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Thread: Yasuyuki Oda - new interview on Neo Geo years/ collecting

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    gozaimas's Avatar
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    Yasuyuki Oda - new interview on Neo Geo years/ collecting

    Earlier in the year I had the opportunity to interview Yasuyuki Oda about his time working as a producer on Neo Geo games for SNK's Game Division Studio 1in the 90s/00s, as well as about the Neo collecting scene today.

    Only a few quotations made it into the project I was working on, but there are some total gems here (particularly on location tests, production numbers and why some carts in particular are so scarce -- EURO Kizuna Encounter!).

    I figured I'd post it here, as it will surely be of interest to some of you.

    .................................................. ...................

    Q: When did you join SNK and how did that come about? What were you doing prior to joining the company?

    Yasuyuki Oda: Before joining the company, I worked a part time job at a super-market while attending a design school to study animation. After graduating I joined SNK as a pixel artist, and was promoted to game designer about 4 years later. In February of 2000, I actually left the company to join another company called SOKIAK (DIMPS). I joined SNK once again in February of 2014.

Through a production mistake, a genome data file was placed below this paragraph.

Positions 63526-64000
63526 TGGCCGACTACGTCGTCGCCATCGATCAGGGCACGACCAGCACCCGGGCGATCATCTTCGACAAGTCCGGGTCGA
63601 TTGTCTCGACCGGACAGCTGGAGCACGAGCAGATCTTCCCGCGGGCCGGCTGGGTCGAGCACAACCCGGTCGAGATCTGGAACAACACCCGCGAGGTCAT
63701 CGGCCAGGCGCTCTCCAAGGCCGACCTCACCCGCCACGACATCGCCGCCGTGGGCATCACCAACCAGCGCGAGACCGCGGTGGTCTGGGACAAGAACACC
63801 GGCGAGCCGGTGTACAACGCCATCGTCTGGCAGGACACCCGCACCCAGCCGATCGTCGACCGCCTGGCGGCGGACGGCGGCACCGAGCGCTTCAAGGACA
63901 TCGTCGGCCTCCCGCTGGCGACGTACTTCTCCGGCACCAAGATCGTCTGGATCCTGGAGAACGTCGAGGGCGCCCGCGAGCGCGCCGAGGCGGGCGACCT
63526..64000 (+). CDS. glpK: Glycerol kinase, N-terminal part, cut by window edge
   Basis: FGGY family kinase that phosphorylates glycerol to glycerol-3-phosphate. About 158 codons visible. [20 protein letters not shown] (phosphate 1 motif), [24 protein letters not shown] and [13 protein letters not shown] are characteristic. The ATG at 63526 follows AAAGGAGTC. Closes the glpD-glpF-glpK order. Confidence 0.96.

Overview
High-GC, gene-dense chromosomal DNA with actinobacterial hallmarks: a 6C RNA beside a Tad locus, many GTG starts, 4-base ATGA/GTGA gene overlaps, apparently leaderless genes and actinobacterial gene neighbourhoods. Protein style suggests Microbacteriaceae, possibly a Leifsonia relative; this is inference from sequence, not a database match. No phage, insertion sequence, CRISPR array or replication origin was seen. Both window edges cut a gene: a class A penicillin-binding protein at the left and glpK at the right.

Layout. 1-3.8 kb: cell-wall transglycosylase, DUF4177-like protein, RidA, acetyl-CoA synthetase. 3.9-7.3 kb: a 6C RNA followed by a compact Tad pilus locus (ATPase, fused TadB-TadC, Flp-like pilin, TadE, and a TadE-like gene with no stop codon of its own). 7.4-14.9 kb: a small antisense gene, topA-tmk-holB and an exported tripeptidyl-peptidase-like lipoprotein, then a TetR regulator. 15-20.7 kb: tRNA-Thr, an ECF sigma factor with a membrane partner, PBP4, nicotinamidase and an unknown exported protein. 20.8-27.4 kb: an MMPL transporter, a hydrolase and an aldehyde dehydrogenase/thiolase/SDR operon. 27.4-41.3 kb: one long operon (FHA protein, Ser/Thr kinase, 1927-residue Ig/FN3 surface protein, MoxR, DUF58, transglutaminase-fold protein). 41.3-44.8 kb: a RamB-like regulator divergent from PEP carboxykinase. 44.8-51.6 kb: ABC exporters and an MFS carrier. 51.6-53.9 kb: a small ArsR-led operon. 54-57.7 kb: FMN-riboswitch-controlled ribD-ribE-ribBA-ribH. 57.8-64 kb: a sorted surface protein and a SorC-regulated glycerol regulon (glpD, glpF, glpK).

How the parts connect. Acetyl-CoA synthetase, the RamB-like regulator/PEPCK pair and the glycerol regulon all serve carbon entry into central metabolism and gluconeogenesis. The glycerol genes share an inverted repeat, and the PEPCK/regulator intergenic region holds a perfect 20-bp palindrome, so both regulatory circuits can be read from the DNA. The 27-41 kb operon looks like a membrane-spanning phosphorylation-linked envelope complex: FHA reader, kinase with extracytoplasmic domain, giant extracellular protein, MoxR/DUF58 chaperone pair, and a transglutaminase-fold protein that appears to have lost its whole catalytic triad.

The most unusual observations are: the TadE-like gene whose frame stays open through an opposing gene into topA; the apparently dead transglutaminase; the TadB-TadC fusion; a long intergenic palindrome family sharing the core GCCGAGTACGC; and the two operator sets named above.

Q: What was it like working at SNK in those early years? Can you describe a typical day? Was it exciting, or stressful or something else?

    YO: There was never an end to the workload in that period, so my daily routine looked like this:

      Monday - Saturday
      08:00 Wake-up
      08:30 Clean up my desk
    09:30 Work
      12:00 Lunch
      13:00 Work 
      18:00 Dinner  
      19:00 Work
      22:00 Break (Taking a shower, etc.)
      23:00 Work
      04:00 Sleep

      Sunday
      Return home briefly in the morning (only had time to go home like once a week…)
      Work again from the afternoon. 

    As a young man I didn't think anything of this sort of schedule, but when I think back on it now it was like living the life of a “slave” from thousands of years ago. For location tests we actually helped set up the events and such, so I got even less sleep on those nights. (Modern SNK obviously doesn't have these issues! Please don't worry!)